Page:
British mobile operator EE said today it would introduce a £2 a day roaming charge for travellers to EU destinations from next January for new and upgrading customers.

But EE said it will not charge customers extra to use their phones in Ireland.

It said this is of particular importance to EE customers who live in Northern Ireland and who are close to border areas, where their phones may lock onto signals from towers operated by Irish-based mobile phone companies.

The company, which is owned by BT, had previously said it had no plans to reintroduce roaming charges following Brexit.

Brexit means the UK is no longer covered by an EU ban on mobile phone companies charging roaming fees on their customers. EE is the first British phone operator to bring back roaming charges.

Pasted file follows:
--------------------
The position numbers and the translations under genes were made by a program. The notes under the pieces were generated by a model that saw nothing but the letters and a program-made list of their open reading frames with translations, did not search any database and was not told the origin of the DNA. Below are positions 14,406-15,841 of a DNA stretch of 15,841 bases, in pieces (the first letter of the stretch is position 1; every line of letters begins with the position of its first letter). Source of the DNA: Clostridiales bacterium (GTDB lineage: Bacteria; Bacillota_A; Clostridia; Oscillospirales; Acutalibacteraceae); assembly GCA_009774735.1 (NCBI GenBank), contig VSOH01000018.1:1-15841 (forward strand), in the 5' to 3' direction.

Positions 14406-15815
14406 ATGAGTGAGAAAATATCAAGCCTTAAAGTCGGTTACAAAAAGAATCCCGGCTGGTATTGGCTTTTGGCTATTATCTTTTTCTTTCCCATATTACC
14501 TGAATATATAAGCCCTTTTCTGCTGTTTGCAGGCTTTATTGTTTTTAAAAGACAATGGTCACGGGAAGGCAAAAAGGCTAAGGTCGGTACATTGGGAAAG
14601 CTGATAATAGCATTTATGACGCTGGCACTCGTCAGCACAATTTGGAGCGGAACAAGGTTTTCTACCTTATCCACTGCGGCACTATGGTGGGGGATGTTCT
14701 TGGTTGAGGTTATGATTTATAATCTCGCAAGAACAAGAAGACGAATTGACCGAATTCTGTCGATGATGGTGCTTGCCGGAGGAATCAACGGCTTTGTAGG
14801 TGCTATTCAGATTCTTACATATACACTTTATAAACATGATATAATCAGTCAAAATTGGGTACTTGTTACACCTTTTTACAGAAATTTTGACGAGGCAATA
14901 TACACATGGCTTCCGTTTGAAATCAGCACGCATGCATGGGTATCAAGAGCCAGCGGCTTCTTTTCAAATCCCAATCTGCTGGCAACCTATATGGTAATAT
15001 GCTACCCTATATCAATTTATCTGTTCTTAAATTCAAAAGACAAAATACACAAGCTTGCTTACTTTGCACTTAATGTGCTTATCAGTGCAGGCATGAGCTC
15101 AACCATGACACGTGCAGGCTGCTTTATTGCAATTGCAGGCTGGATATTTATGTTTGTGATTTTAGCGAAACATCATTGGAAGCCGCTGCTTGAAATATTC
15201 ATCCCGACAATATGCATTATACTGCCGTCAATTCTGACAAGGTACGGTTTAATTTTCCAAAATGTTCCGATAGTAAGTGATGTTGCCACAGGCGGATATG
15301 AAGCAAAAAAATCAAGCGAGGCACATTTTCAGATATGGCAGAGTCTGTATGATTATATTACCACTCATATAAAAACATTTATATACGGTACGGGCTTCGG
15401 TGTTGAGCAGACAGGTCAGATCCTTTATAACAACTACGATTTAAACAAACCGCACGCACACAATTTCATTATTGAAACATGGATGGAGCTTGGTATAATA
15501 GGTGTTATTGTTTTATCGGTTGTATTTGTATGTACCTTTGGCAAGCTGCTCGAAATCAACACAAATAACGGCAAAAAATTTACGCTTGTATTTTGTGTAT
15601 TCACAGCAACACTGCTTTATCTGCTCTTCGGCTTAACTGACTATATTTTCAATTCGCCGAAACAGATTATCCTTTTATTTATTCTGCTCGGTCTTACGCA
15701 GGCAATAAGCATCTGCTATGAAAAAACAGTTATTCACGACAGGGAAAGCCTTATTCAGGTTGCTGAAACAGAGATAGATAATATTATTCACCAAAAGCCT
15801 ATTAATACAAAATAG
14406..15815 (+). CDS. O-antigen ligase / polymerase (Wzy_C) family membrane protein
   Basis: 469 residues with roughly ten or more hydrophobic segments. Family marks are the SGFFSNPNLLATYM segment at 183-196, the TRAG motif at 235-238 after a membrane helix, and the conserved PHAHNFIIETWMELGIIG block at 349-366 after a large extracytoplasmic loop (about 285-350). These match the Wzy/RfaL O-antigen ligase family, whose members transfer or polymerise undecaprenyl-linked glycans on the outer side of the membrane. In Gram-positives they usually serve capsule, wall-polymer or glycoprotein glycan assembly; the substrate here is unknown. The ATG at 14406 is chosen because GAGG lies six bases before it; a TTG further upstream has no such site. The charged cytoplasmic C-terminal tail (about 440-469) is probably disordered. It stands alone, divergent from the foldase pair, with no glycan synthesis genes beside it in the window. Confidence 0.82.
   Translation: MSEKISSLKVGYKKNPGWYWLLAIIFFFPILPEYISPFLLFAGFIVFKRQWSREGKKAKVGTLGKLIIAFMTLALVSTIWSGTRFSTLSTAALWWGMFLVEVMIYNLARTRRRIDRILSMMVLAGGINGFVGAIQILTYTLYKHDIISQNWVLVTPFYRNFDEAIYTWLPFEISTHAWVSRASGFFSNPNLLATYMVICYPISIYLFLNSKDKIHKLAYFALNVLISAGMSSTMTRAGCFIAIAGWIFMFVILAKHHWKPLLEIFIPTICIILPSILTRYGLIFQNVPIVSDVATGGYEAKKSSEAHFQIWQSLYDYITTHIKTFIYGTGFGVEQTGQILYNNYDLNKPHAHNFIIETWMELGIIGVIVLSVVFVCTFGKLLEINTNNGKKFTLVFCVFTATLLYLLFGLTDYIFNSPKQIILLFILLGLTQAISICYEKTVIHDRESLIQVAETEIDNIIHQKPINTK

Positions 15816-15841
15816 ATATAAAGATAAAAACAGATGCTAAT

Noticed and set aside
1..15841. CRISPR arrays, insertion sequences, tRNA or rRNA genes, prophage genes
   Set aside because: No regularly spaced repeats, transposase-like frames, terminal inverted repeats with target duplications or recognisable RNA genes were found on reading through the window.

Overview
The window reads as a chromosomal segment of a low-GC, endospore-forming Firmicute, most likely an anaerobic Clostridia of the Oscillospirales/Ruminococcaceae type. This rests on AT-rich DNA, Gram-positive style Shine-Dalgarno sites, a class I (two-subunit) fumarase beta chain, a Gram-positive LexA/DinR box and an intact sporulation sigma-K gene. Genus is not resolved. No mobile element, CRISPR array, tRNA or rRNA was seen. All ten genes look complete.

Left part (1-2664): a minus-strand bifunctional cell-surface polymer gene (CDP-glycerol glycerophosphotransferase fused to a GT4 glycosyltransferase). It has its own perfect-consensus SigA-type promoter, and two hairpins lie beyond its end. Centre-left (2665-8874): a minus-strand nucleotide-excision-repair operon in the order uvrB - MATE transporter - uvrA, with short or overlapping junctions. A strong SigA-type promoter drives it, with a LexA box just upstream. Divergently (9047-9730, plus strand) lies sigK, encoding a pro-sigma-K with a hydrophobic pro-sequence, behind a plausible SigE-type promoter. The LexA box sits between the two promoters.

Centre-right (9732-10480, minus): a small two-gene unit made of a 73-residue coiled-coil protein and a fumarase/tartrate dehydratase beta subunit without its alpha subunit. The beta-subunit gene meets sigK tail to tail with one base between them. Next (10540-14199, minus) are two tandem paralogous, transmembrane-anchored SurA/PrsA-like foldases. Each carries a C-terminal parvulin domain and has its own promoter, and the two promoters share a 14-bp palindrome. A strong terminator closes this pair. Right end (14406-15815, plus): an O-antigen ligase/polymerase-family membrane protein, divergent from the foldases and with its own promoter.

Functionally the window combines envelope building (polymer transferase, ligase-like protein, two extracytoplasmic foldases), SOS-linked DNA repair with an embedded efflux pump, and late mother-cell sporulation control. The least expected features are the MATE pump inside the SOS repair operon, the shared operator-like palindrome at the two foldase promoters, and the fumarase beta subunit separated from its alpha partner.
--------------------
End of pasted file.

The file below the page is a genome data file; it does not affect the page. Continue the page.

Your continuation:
The new roaming charge comes into effect on 1 January.

EE said today that introducing the charges would "support investment into our UK based customer service and leading UK network".

Since 2017, mobile networks in EU countries have not been allowed to charge customers extra to use their phones in other EU countries.

But the UK is no longer covered by this EU law, and the Brexit trade deal gave mobile phone companies to make their own decisons on bringing back roaming charges.

Yesterday O2 mobile said it was limiting the amount of data UK subscribers can use whilst roaming in EU countries to 25GB a month under a "fair usage" policy.

O2 as well as Vodafone and Three said in 2018 they had no plans to bring back roaming charges.